In the seven years since opening, Matilda the Musical has collected more than 70 major awards from around the world and been seen by millions of people worldwide – including over 2000 shows in London‘s West End. The runaway success is a theatre adaptation of Roald Dahl’s 1988 classic about a clever little girl who outwits her crude parents and the evil school principal Miss Trunchbull. As it comes to Marina Bay Sands in Singapore later this month, we talk to the people putting it on stage – Resident Director Natalie Gilhome and Musical Director Louis Zurnamer – about what they love most when it comes to Matilda.
Were you a Roald Dahl fan before working on the musical?
N: Yes absolutely! I remember reading most of the books as a child and have a strong memory of being completely immersed in James and the Giant Peach and wishing I could live in there as well. Roald Dahl was such a unique author with an incredibly vivid imagination.
L: I wasn’t actually. The main reason being that English is not my first language. My home language is Afrikaans, which is a Dutch Colonial language from South Africa, so I didn’t grow up with Roald Dahl. I did, however, read a few short stories as an adult, and I do enjoy the dark and sardonic humour. Especially in the brilliant story Lamb to the Slaughter in which a woman murders her husband with a frozen leg of lamb, then serves it to the detectives who come to investigate the murder. I promise this is more family friendly than that. I’m a walking example that you do not have to have known Dahl to enjoy Matilda!
What did you want to be when you grew up?
N: I definitely knew I wanted to be involved in theatre somehow, and it’s turned out that I’ve been lucky enough to work in many aspects of the theatre and have a chance to understand the theatrical space as a whole.
L: A pilot! And I am still fascinated by anything to do with aviation and travel.
What does it take to be a good Matilda?
N: The role of Matilda is very demanding but extremely rewarding. The girl who plays Matilda must have inner strength, intelligence, active imagination and a mature insight. This is all on top of already having the singing, dancing, and acting talent required of course!
L: I imagine, firstly, an uncanny ability to remember information. In this case, especially, words. The girls have to remember a huge part of the show, and a huge part of the story telling rests on their shoulders. And secondly, the ability to have laser clear focus, because once the show starts rolling, it snowballs rather speedily towards the final curtain: nothing distracts them, which is a true testimony to their very disciplined personalities, as well as to the wonderful way in which they get trained and directed.
It must be difficult managing a cast full of young children. What’s the secret?
N: I think a cast of children is wonderful thing. There is never-ending excitement and inspiration watching children performing on stage. I think that adults can constantly learn from watching children work on stage and recreating their performance each time. I love the way a child’s mind is sometimes so much more open to imagination and they tend not to question themselves as much as adult actors, so there is always a fresh approach.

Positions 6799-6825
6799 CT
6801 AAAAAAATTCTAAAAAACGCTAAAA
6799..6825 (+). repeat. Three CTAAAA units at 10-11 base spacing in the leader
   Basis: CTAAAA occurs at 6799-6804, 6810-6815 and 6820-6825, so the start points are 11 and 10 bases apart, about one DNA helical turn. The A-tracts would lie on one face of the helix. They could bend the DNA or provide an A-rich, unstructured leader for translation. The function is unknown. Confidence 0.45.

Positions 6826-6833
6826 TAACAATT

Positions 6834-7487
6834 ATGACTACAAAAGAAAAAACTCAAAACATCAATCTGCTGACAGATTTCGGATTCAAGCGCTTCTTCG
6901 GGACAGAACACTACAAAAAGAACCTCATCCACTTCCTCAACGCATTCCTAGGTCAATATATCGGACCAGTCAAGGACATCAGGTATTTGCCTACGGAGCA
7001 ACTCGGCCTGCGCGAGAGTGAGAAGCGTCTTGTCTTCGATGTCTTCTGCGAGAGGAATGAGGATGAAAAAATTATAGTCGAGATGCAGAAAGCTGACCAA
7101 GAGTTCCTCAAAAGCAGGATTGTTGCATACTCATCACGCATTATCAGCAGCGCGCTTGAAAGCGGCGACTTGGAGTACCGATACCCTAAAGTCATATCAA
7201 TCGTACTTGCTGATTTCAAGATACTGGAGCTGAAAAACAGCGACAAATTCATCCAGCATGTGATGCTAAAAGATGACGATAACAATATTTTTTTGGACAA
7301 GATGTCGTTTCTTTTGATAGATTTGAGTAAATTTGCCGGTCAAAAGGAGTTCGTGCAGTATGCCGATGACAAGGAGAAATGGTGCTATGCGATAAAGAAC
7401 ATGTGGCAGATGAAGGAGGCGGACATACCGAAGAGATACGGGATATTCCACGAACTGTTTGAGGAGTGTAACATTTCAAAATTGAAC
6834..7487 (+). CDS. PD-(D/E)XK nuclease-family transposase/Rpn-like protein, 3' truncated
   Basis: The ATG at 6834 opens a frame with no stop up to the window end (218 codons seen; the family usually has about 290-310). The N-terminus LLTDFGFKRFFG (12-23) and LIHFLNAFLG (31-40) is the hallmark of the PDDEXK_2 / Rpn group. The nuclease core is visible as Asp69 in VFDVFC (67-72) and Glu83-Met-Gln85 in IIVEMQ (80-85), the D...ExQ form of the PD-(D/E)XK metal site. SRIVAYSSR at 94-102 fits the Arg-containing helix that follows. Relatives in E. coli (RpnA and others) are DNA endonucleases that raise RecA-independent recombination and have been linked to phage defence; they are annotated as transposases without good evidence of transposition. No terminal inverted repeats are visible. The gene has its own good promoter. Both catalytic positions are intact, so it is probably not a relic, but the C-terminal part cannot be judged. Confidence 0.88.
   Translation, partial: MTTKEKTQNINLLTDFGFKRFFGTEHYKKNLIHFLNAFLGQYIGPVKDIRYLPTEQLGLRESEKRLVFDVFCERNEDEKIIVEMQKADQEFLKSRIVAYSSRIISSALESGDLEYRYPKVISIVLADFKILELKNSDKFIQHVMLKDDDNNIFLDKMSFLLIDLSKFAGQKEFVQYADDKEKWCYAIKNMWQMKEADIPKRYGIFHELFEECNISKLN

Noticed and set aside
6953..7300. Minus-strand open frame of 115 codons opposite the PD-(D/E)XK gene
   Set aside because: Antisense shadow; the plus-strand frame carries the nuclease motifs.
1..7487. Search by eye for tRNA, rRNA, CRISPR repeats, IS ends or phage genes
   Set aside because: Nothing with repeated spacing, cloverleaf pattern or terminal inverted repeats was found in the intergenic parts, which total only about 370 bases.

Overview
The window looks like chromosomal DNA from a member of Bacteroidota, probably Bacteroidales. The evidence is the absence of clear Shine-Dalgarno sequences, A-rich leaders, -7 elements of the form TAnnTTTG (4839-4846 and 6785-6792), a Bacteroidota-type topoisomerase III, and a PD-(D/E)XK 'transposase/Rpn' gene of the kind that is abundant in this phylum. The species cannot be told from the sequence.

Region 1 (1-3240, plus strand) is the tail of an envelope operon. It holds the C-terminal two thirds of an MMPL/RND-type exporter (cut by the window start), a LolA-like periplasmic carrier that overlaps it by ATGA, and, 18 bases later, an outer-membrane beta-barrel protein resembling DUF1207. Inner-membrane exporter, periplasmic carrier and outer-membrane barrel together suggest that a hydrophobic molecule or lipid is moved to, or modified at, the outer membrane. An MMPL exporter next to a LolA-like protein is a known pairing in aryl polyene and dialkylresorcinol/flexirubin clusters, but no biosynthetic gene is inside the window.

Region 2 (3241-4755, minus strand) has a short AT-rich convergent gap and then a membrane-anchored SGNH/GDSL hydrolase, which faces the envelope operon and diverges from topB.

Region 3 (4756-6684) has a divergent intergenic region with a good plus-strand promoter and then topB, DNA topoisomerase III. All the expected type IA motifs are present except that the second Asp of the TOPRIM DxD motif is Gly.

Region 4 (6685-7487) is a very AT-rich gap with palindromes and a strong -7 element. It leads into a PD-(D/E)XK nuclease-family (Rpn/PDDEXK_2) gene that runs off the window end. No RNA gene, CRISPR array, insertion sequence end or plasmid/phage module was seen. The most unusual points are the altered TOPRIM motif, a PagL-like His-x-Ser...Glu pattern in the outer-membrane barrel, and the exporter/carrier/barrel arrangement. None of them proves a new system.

L: Good chaperones!
When you first heard the music for Matilda, what did you think?
N: The music and lyrics of Matilda are mind-blowing. The level of intelligence and detail is extraordinary – the way Tim Minchin has transformed the Roald Dahl flavour of the source material into the music that he written is really incredible. The first time I heard it I remember thinking I needed to hear it all again straight away just to get some more of the detail the second time around. It’s so clever!
L: I thought it was quirky and interesting, fun and beautiful, and certainly like no musical I had heard before. What is wonderful, is that it is certainly not just for children. Honestly. The music is sophisticated and adult, with the right amount of humour and “vibe” to keep the kids entertained, but with enough lyricism and lilt to keep even your grandparents bopping along!
Is there a song that you enjoy the most from the show?
N: The song ‘Quiet‘ that Matilda sings is one of the most beautiful, poignant yet simple pieces of music I have ever heard. Each time I hear it I am very moved by it and I think that everyone can relate to some part of that song for themselves.
L: ‘Quiet‘… you’ll hear it!
What’s the most important message Matilda has for the world in 2019?
N: Matilda teaches many adult characters in the story things about themselves that better their lives, and I love this idea – that we’re constantly opening ourselves up to knowledge to be better versions of ourselves for the world. We need to get better at working out what is “not right” and act accordingly, just like Matilda does.
L: In the words of Tim Minchin in a song from the show, “Just because you find that life’s not fair, it doesn’t mean that you just have to grin and bear it. If you always take it on the chin and wear it, nothing will change.”